Is this past weekend’s Financial Times, Gillian Tett commented that falling fertility rates in Europe threaten government tax revenues.
Well, yes, they do. But not necessarily for the reasons Ms. Tett expects.
European fertility rates have been below the replacement rate of 2.1 children born per woman for decades. The UK and France have hovered near the replacement rate for most of this period, but birth rates in Germany, Spain and Italy have been limping along at crisis levels since the 1980s.
Think of it this way: Here in the United States we hear about the next great generation—the Millennials (also called Gen Y and the Echo Boomers)—and how they will shape the country in the decades ahead. Numerically and culturally, they are the most important generation since the post-war Baby Boomers.
Well…let’s just say that no such sentiment exists in Germany, Italy or Spain. None of these countries had a secondary baby boom in the 1980s and 1990s. The young personalities dominating the discussion here were simply never born in Europe.
Of course, young workers that were never born will not be able to pay taxes or man the factories of tomorrow. This is the point that Gillian Tett makes, and it is a valid one.
But it also happens to miss the very large elephant in the room: Workers can be replaced by automation and outsourcing; consumers cannot. To carry this a step further, General Motors or Ford can program a robot to build a car. But that robot has no interest in buying a car. And as roughly 70% of the modern economy is consumer spending, that’s a big problem. Without a steadily growing population, the modern consumer economy breaks down.
I’m not picking on Ms. Tett; she has a much better grasp of the importance of demographics than most journalists, and she has clearly done her homework. But virtually everyone in the economics and investment professions that follows demographics (yes, there are a surprising number of us) focus their energies in the wrong places. They focus almost solely on supply. Demand—when it is considered at all—is viewed as a byproduct; something that just happens on its own (For the geeks in the room, this concept has a name: Say’s Law).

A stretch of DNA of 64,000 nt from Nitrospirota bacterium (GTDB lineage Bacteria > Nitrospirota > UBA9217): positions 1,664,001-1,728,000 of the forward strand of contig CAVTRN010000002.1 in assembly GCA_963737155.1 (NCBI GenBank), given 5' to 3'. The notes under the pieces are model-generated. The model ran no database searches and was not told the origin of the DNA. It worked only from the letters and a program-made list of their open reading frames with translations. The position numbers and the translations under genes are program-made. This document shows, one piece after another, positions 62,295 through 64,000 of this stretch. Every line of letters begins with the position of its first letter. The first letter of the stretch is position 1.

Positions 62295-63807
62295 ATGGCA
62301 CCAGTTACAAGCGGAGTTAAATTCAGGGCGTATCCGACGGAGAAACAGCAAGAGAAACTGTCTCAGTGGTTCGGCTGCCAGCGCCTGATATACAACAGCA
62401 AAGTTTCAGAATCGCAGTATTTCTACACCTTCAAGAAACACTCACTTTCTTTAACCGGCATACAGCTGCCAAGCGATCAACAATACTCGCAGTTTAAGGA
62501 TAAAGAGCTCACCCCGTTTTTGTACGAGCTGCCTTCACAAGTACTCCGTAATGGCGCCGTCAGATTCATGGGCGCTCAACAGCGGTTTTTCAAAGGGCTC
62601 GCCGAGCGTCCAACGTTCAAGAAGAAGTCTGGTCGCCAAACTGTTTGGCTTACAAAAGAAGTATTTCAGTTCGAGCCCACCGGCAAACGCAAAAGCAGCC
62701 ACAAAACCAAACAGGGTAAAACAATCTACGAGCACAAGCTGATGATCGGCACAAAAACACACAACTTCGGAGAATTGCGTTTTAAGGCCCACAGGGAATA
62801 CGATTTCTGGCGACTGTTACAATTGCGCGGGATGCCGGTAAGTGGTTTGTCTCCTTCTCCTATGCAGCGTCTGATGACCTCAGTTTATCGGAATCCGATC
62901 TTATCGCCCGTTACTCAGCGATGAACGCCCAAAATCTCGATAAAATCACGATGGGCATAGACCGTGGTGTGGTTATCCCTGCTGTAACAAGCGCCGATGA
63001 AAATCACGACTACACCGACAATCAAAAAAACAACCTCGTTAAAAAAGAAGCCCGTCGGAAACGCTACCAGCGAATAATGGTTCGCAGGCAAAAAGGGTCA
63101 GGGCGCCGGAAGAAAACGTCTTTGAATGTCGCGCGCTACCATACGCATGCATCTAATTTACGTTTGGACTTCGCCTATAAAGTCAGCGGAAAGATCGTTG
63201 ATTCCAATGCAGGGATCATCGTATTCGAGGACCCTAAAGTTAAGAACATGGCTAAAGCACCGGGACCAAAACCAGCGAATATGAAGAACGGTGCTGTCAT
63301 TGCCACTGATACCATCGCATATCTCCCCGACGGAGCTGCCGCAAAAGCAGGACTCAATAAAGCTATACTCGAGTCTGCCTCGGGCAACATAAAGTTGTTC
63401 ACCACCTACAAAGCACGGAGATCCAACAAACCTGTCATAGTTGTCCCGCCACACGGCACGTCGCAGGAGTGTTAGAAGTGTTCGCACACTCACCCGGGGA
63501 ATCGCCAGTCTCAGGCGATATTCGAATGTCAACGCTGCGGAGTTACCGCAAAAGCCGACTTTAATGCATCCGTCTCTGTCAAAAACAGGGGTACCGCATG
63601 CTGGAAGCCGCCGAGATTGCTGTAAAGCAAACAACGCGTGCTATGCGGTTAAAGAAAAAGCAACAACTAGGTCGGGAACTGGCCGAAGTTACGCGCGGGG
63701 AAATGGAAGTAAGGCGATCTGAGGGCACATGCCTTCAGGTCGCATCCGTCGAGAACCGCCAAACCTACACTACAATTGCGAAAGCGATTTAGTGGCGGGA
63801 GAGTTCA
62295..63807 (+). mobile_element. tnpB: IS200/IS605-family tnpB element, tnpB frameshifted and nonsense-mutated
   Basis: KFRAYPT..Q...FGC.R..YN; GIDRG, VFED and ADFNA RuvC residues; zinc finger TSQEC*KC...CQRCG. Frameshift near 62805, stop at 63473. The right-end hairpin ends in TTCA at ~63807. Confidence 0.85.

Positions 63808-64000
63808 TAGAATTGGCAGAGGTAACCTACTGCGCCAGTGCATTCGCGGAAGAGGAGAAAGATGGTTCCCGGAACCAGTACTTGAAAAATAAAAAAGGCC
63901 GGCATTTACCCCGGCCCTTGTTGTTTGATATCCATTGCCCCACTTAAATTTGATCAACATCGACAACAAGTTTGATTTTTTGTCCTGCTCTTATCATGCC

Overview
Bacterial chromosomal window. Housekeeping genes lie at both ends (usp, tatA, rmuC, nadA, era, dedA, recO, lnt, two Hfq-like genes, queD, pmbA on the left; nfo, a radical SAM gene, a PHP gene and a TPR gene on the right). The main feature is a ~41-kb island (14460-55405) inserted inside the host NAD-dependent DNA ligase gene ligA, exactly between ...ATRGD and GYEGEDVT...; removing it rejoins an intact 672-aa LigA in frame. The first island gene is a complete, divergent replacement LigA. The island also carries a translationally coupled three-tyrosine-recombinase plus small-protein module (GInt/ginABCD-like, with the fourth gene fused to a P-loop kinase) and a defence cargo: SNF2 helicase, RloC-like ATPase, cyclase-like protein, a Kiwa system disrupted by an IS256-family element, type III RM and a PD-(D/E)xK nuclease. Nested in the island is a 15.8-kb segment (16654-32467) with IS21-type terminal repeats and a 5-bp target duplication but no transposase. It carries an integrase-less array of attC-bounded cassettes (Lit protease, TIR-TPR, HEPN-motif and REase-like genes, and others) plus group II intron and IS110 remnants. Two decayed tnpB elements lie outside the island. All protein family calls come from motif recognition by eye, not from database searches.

This is not an academic argument about how many angels can balance on the head of a pin. It matters because the focus on production and boosting GDP growth is actually counterproductive in a world of aging and shrinking populations. Boosting supply during a period of slack demand simply causes deflation…which in turn discourages future investment and creates a debtor’s nightmare. Just ask Japan.
Japan’s is further along the path of demographic decline than Europe. It has the oldest population in the world, and adult diapers are now a more promising growth business than infant diapers. Japan also happens to have the largest debts in the world, fast approaching 240% of GDP.
Japan’s leaders have effectively spent their country into insolvency with Keynesian deficit spending and have nothing to show for it. Sure, Japan has great roads and infrastructure. But it’s all for naught if there are no Japanese citizens left to use them.
Given all of this, you might be surprised to hear that I am actually bullish on Europe, at least in the short term. European companies are, on average, quite a bit cheaper than their American or Japanese counterparts, and I expect investors to warm up to Europe as the threat of meltdown continues to recede. Furthermore, Europe is finally starting to see those first green shoots of growth; in the past week, the Spanish unemployment rate fell for the first time in two years, and European oil demand is on the rise—again, for the first time in two years. As better economic news continues to drip in, I expect investors to reevaluate Old World stocks.
But at the same time, I recommend you choose your European investment carefully. Focus on companies that are domiciled in Europe but that get the bulk of their revenues overseas. In my last article, I mentioned Dutch brewer Heineken (HEINY) for its outsized exposure to developing Africa. Unilever (UL) and Nestle (NSRGY) are also fine additions. Both have relatively modest exposure to the European markets and both are well positioned to benefit from rising living standards in emerging markets.
Unilever and Nestle also happen to be holdings in my “Drip and Forget” dividend investing strategy, and Heineken is a current recommendation of the Sizemore Investment Letter.